Previous trials of disease management have been heterogeneous in terms of size, intervention, duration of follow-up, and outcomes. Systematic reviews have reached differing conclusions about the overall value of disease management for advanced COPD, but all reviews have recognized the potential value of this type of intervention and the need for larger and more detailed studies (810). Several previous smaller trials have shown sizeable reductions in selected aspects of health care use, including hospitalization in some (1115). The interventions in all of those studies included various combinations of multiple home visits or clinic visits, using physicians or nurses or both. Our results are similar in magnitude to the positive results obtained in those studies, despite important differences in our intervention program. We required a single on-site educational session supplemented by monthly reinforcing telephone calls, all of which were performed by respiratory therapists. Whether our program is as effective as the more complex resource-intensive programs, can be demonstrated only by direct comparative trials.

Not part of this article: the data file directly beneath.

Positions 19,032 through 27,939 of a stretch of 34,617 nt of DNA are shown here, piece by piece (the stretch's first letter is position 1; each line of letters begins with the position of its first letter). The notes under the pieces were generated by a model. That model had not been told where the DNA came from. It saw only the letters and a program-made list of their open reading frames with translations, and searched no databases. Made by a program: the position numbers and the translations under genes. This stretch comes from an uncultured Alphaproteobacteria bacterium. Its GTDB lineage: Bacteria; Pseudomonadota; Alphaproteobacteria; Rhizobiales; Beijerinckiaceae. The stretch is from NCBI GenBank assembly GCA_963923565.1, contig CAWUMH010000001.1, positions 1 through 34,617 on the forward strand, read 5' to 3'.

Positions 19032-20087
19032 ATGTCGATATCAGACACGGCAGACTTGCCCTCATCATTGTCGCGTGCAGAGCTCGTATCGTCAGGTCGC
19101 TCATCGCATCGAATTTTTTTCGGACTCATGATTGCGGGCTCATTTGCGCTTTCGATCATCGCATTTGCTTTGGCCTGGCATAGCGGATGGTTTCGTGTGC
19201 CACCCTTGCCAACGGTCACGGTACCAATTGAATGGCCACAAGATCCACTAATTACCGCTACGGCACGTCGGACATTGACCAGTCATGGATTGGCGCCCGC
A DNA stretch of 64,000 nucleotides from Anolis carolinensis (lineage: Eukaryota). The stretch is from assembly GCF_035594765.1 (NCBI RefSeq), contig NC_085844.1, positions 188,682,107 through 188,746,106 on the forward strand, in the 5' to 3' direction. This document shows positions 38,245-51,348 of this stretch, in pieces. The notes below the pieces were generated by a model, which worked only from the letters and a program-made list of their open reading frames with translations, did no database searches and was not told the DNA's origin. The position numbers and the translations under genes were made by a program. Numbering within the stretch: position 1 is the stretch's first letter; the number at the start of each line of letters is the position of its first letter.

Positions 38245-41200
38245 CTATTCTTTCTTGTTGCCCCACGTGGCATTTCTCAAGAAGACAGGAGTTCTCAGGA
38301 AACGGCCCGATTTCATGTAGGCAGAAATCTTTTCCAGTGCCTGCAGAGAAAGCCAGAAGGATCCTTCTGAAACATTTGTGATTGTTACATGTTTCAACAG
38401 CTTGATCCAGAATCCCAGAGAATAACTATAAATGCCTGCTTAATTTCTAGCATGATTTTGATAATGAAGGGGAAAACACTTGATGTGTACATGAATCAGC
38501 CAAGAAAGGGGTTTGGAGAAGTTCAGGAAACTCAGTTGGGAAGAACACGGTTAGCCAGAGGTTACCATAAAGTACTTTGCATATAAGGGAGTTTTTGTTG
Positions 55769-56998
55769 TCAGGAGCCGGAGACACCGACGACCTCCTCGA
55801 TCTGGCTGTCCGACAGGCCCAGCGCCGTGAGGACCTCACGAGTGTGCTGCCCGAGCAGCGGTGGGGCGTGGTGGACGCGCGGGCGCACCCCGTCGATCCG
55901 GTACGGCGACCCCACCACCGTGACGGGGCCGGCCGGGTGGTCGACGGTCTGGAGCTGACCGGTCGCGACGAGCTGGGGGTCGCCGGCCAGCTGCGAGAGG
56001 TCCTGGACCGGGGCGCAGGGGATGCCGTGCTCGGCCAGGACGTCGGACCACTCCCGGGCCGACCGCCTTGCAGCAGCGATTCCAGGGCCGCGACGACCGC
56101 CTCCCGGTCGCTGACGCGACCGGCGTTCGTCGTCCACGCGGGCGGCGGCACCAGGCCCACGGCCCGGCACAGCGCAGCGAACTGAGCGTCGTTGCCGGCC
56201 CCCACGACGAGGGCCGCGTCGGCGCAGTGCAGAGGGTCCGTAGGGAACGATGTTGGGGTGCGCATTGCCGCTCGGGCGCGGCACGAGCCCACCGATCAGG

We cannot identify with certainty the relative contribution of individual components of our interventions. Multicomponent interventions, usually including a patient-initiated action plan for disease exacerbation, seem to be associated with larger reductions in COPD hospitalizations than single component interventions (8). In a metaanalysis of three smaller studies, Turnock and colleagues found insufficient evidence that an action plan alone reduces health care use or improves respiratory health status (21). However, the potential importance of an action plan is supported by a number of observational studies. More than one half of COPD exacerbations are not reported to health care providers; unreported exacerbations tend to be less severe but still clinically significant (22). Prodromal symptoms of an exacerbation commonly occur up to a week before a discernible reduction in lung function (23), and about one-half of patients who seek ED treatment report having had characteristic symptoms for at least 4 days (24). Prompt treatment of an exacerbation may hasten recovery, and delay in treatment may increase the risk of hospitalization (25). The much higher rates of antibiotic and prednisone use in the disease management arm of our trial strongly suggest that patients were recognizing and self-treating respiratory events that otherwise might have resulted in emergency room visits or hospitalizations.